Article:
Yes, that’s us, the Republic of the Philippines, the “showcase of democracy.” It used to be the United States of America that was the light on the hill, the beacon of democracy. But, after that shockingly violent epiphany at their Capitol Hill, I dare say the USA is more of a “showcase of shattered democracy.” Undeniably, President Donald Trump himself incited his base, his constituents of white supremacists, the “deep state,” to march to the US Congress with orders to overturn the results of the elections. In the process, many lawmakers could have been held hostage, maimed, or killed. Trump’s insurrectionists were shouting, “Hang Mike Pence!” The vice president was barely saved from the gallows, hastily erected in front of the Capitol.
Historian Stanley Karnow said that the Philippines was made “In Our Image,” the title of one of his riveting books. We were made in their image and likeness, so are we more American than we think we are? Are Filipinos going to behave like that seditious mob? The thought crossed my mind as I viewed with horror the violence of President Trump’s attempted coup against the US government itself, that insurrection he and his son ignited last 6 January. Would a Filipino president resort to those seditious barbarous acts after losing an election?
When I was in high school in the 1950’s, we learned, almost by rote that the Philippines was the “show case of democracy” in Asia. It was the mantra of my generation. However, that was not because we Filipinos were the first to establish a constitutional government in this region. It was due to the fact that our elections were always “free and fair,” or had to look as if they were indeed. If not, the Philippines would have lost that distinction of being the “showcase of democracy.”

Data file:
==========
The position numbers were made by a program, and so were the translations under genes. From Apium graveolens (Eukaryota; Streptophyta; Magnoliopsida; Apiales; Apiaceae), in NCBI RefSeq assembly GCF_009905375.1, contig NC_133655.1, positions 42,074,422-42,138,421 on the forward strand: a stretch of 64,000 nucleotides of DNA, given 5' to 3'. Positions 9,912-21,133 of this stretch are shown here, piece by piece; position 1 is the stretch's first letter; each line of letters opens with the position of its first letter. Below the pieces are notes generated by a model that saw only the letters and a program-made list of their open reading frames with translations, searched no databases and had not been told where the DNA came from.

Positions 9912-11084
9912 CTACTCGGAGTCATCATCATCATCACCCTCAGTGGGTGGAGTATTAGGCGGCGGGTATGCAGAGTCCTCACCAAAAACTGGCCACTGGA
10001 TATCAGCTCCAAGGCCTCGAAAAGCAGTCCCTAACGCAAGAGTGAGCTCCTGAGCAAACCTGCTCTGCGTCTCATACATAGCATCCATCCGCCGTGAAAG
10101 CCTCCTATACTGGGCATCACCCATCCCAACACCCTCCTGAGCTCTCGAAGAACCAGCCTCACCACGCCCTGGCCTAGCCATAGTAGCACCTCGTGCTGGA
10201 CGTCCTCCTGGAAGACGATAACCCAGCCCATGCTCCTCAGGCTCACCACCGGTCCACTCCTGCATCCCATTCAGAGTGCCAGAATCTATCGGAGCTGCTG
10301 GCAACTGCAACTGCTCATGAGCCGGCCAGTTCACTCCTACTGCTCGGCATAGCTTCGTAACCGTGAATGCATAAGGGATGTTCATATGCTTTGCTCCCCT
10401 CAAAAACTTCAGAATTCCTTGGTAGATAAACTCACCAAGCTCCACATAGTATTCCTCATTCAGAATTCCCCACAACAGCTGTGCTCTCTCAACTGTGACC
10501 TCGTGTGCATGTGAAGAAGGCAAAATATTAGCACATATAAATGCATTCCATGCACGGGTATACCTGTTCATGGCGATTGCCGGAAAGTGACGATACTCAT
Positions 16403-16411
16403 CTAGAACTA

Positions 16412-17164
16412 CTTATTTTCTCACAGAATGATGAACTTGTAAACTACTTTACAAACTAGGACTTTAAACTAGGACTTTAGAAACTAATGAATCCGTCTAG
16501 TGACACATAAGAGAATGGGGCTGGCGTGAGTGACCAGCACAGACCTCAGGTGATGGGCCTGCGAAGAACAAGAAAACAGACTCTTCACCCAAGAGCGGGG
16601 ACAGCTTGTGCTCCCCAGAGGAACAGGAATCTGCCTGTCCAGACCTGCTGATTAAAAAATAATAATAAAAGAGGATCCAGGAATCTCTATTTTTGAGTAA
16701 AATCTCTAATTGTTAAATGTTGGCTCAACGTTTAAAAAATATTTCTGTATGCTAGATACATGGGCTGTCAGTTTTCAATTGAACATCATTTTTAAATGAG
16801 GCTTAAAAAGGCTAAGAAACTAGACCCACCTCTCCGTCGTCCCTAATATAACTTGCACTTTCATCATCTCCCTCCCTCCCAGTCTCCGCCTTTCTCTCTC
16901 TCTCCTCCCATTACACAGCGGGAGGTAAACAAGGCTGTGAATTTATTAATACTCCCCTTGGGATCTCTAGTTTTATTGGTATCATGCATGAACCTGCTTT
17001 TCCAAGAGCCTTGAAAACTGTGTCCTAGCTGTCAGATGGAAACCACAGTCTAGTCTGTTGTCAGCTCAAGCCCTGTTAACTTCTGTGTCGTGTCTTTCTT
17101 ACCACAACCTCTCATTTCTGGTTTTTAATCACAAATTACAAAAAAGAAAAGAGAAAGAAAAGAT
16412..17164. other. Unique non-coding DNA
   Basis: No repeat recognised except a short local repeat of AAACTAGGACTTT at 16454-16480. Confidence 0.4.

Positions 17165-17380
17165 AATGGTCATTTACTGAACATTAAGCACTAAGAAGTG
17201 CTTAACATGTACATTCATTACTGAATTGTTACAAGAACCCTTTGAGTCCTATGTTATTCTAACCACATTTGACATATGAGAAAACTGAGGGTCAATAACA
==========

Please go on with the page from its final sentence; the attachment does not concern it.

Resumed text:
In the aughts of American colonization, elections were conducted at the municipal level as part of a “pacification” strategy. However, voters’ qualifications were so stringent, they have would have been deemed shamefully undemocratic today. Unrefutably, the electoral process is the core and foundation of a stable democracy because it expresses the voice of the citizens of a country. “Protect the ballot, save the nation!” was another mantra that rang loud and clear every time there were elections. President Trump had dog whistles and the loudest and most dangerous was “Stop the steal.” And they believed him.
In many Third World countries like the Philippines, the electoral process has often been twisted and distorted to stifle the voice of the people. False accusations of electoral fraud and violence have been used to change the outcome of free and fair elections, whenever inconvenient to the USA. Ironically, that beacon of democracy that was supposed to have civilized us and taught us how to govern ourselves has exerted its influence to distort the electoral process.
During the 1946 elections here in the Philippines, when Sergio Osmeña was running against Manuel Roxas, six members of the Democratic Alliance party, from Pampanga, Tarlac, and Nueva Ecija, won congressional seats. However, upon the instigation of the USA, they were ousted and prevented from taking office due to trumped-up charges of violence and fraud. In truth, they had to be expelled because the Parity Rights amendment had to be inserted in the Philippine Constitution of 1935. That was a requirement of the US Bell Trade Act which gave US citizens and corporations exactly the same rights as Filipinos in the exploitation of our natural resources. The Democratic Alliance would have certainly opposed Parity Rights. My father-in-law, J. Antonio Araneta, was a member of the Democratic Alliance, I am proud to say. That was not the last time the USA deprived us of fair and free elections, to suit their political and economic imperatives.
I am writing with tongue-in -cheek, the USA looks like a banana republic these days. It is doing unto itself what it has been doing unto others, unto Third World republics which would rather pull their own bootstraps without unsolicited outside interference.
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